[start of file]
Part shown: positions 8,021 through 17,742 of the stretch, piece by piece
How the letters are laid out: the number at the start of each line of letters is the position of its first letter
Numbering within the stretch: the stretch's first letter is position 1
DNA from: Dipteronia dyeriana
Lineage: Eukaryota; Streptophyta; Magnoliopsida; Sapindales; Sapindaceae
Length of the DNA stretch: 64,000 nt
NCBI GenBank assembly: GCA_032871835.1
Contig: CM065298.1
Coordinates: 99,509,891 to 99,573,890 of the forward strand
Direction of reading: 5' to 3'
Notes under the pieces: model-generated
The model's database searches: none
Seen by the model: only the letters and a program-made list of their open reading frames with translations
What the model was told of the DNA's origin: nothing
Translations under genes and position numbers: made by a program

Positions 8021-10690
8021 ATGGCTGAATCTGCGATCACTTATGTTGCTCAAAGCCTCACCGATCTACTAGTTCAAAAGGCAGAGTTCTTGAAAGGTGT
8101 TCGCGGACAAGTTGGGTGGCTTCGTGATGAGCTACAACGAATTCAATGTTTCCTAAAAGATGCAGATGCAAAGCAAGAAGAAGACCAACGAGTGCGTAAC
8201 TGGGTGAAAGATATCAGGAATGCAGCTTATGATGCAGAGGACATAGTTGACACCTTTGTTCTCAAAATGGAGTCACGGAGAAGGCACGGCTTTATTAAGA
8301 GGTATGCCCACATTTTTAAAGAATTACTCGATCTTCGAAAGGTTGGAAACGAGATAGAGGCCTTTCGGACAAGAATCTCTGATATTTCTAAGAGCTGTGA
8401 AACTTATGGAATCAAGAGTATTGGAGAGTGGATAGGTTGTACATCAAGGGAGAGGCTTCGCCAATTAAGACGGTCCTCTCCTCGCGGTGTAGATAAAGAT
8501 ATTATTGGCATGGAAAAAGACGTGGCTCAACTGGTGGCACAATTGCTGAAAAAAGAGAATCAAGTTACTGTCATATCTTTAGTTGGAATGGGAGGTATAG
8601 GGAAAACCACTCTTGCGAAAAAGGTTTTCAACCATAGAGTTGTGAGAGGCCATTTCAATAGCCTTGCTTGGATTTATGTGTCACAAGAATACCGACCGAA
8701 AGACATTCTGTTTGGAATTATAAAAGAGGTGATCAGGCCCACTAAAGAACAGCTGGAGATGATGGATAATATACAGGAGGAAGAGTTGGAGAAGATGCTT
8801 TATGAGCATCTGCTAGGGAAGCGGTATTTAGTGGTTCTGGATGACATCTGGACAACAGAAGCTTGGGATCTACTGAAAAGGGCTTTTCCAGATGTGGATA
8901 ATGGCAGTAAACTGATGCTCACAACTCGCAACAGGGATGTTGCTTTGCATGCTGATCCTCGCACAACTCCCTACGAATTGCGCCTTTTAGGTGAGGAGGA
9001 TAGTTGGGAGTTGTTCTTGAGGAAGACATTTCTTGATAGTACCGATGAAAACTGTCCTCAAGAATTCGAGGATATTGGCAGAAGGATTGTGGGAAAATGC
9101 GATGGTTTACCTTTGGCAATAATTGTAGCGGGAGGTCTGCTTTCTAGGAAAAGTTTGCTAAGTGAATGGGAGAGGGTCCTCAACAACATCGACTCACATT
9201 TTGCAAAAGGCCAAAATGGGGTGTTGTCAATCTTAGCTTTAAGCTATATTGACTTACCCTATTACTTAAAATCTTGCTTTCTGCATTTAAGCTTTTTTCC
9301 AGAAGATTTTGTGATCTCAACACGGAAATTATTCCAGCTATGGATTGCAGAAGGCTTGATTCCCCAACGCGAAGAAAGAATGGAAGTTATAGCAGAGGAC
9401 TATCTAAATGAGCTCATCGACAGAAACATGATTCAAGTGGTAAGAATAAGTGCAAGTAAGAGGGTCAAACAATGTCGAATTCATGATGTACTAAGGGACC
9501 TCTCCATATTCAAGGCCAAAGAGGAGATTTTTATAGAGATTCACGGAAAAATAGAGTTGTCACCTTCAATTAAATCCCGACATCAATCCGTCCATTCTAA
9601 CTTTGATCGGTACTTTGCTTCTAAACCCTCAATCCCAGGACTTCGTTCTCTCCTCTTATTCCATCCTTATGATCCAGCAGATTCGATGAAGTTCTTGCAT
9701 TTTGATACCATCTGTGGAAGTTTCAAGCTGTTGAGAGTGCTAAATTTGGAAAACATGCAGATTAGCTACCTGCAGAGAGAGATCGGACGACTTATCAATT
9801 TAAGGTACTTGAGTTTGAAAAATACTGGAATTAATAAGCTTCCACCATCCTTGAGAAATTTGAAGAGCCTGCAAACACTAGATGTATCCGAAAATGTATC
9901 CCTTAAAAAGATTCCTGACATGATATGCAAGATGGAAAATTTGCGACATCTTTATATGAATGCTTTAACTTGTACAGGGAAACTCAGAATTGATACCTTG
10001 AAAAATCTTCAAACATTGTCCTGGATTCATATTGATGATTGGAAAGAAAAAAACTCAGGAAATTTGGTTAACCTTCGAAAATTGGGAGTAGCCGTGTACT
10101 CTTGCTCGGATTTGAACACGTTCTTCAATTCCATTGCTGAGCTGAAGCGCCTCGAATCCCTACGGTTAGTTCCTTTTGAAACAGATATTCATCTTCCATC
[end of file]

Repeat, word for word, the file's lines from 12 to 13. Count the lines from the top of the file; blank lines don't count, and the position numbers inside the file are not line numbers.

The model's database searches: none
Seen by the model: only the letters and a program-made list of their open reading frames with translations